PAS - Hospital ordered to pay $1.2 M

Hospital ordered to pay $1.2M



This article was previously published by Rocky Mountain News on September 22, 2004.





Children's Hospital has been ordered to pay $1.2 million in damages for negligence, conspiracy and invasion of privacy for spreading accusations on national television that a father sexually abused his daughter.

Arapahoe County District Judge J. Mark Hannen ordered the damages last week, following a jury trial in June.

Peter Liggett sued the hospital and physician's assistant Donna Nelligan after Nelligan talked about the allegations against Liggett in a 1996 CNN broadcast.

"This is a guy who was wrongly accused of really bad things," Liggett's attorney, Jeff Pagliuca, said Tuesday. "To get these people to stop, he had to sue them. Children's Hospital engaged in some really atrocious conduct. They took very private information and gave it to a national news organization. That's offensive in my book. I'm happy that six jurors held them accountable."

Liggett said his life was destroyed by the ordeal.

"They did a bad thing, a witch hunt on me that lasted a dozen years," he said. "It was tough. I was on the verge of suicide many times. It destroyed my business, made me a pariah and made me paranoid. And it's made me stronger because I'm not running away or hiding."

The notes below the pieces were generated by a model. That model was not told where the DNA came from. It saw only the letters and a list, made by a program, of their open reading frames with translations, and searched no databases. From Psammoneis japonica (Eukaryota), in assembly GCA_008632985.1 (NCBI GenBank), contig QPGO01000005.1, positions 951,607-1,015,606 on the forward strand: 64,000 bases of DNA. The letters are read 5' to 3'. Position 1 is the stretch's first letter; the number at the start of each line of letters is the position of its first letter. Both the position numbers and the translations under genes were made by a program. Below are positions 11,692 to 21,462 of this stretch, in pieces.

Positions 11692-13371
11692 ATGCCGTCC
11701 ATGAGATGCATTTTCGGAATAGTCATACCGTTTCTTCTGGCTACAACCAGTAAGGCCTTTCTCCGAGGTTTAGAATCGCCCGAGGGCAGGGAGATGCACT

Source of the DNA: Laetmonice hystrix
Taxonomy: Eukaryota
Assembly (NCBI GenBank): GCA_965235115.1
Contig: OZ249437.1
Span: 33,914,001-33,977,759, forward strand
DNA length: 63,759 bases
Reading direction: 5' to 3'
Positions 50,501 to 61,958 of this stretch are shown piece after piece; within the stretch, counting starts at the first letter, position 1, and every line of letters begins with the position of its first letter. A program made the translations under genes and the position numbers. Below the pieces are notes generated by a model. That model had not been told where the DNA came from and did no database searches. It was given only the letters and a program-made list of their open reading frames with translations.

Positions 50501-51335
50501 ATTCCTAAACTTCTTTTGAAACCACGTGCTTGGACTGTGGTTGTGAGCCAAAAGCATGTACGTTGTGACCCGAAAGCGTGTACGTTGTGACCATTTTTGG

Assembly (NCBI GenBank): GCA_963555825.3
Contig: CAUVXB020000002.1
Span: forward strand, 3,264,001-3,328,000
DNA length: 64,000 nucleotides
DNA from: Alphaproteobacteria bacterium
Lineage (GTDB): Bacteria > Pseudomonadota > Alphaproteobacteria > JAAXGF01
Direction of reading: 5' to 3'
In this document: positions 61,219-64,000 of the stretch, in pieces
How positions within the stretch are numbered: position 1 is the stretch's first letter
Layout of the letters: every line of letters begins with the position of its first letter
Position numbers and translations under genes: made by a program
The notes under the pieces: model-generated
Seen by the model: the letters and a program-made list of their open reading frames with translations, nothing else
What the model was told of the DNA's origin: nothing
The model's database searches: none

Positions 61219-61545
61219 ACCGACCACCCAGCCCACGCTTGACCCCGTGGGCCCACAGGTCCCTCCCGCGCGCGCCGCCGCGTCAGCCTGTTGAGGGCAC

Liggett said he's pleased with the verdict and judgment, but knows an appeal of the case could take years.

"It's nice, the vindication, but I'm skeptical," he said. "It's taken me seven years to get to this point. I know they're going to appeal and right now I'm broke. I want the money for my daughter. I just want her to have her college paid for and a little nest egg."

Children's Hospital issued a statement Tuesday saying, "We are disappointed by the decision in this case. We are continuing to evaluate our options, including the option of an appeal."

Liggett's wife raised allegations of sexual abuse during a bitter divorce 15 years ago when their daughter was 2. No evidence of abuse was found. But his wife persisted in making complaints, taking her daughter to Children's for more examinations in 1991, when Nelligan concluded that the girl's vaginal area showed changes from the previous year's exam and reported her findings to social services.

Eventually a judge ruled that the charges were without merit and entered an order barring any further examinations of the girl. The judge also barred disclosure of the information to anyone and barred those involved from talking to the media.

"The court order restricting access and disclosure was taped on top of (the girl's) medical file," Pagliuca said. "In spite of this, they allowed a camera crew into Children's Hospital to film a physician's assistant talking about these totally unfounded charges."

In 1996, CNN broadcast a show called "Parental Alienation Syndrome," which examined parents who use children as pawns in their disputes. Nelligan talked about the Liggett case in an interview as part of the broadcast.




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